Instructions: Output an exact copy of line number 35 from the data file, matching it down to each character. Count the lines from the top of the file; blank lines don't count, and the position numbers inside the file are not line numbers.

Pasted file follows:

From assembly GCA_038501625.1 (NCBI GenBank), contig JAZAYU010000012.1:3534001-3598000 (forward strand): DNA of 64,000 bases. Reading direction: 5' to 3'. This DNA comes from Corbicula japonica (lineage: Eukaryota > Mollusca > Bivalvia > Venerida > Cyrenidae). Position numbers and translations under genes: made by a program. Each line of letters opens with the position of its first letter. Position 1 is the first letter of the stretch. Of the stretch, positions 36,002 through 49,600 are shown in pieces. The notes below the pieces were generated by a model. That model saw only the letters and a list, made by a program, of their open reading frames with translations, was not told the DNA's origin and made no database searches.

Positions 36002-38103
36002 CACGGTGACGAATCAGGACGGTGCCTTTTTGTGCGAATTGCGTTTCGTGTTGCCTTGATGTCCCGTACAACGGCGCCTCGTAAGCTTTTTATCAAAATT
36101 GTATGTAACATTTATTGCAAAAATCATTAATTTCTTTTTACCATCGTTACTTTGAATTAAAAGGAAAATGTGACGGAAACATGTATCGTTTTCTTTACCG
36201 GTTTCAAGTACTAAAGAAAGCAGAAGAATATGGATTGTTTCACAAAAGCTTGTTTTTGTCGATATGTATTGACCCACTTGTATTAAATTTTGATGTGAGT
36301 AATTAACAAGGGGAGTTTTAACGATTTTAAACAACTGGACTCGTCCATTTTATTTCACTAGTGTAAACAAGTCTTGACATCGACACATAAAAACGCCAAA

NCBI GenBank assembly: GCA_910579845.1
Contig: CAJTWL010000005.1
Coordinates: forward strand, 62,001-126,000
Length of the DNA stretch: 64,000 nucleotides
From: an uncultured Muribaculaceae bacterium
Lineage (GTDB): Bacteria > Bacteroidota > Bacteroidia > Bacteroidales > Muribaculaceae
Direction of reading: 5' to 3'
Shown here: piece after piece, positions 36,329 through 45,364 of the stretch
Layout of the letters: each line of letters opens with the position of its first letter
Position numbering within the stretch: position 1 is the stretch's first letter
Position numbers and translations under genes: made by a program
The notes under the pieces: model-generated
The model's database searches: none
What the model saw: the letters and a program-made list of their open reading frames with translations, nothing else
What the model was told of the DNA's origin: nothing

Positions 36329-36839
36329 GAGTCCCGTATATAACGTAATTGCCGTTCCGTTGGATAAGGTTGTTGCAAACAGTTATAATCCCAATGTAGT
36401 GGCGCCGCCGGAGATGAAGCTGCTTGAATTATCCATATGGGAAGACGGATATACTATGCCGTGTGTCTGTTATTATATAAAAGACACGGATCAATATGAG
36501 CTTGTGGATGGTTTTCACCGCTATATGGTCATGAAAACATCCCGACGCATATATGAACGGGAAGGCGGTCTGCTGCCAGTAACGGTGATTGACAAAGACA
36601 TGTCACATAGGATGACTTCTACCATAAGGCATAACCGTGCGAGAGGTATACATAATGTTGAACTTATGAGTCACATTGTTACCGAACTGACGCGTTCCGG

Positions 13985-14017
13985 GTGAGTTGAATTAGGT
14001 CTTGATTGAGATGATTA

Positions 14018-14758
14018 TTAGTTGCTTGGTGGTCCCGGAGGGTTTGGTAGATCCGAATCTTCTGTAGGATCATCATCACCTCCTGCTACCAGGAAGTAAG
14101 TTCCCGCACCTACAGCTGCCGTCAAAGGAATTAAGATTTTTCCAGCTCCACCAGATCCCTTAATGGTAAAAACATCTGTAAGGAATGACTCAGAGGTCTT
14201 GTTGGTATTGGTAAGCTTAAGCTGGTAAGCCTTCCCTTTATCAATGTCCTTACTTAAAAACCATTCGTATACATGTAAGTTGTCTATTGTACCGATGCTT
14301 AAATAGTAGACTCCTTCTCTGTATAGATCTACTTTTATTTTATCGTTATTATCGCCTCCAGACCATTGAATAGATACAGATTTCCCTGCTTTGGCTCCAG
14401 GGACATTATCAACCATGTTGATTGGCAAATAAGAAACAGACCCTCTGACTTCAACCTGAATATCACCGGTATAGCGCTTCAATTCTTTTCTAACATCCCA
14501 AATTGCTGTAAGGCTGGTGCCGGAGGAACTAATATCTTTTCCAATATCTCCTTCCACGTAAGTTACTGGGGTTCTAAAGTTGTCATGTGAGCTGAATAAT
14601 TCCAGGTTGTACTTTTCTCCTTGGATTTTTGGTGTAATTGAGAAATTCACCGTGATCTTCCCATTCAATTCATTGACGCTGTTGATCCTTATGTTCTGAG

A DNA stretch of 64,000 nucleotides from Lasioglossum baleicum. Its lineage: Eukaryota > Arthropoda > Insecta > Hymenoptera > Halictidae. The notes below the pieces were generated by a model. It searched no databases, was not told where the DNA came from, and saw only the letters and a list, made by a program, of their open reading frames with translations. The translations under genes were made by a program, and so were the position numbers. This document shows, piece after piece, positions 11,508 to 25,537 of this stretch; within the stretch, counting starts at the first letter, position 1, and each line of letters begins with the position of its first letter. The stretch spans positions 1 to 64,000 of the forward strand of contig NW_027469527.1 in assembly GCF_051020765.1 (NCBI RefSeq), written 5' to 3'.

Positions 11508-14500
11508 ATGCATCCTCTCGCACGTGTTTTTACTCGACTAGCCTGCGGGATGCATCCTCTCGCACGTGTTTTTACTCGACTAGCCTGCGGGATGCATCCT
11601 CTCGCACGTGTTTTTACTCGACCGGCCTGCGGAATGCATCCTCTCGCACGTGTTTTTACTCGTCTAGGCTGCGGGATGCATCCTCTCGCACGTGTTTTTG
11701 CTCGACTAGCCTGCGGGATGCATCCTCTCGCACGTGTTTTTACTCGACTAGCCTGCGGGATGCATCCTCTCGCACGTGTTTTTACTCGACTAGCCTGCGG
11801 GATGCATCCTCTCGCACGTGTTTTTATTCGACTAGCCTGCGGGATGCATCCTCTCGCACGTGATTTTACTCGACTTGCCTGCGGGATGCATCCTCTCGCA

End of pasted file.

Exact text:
14401 GGACATTATCAACCATGTTGATTGGCAAATAAGAAACAGACCCTCTGACTTCAACCTGAATATCACCGGTATAGCGCTTCAATTCTTTTCTAACATCCCA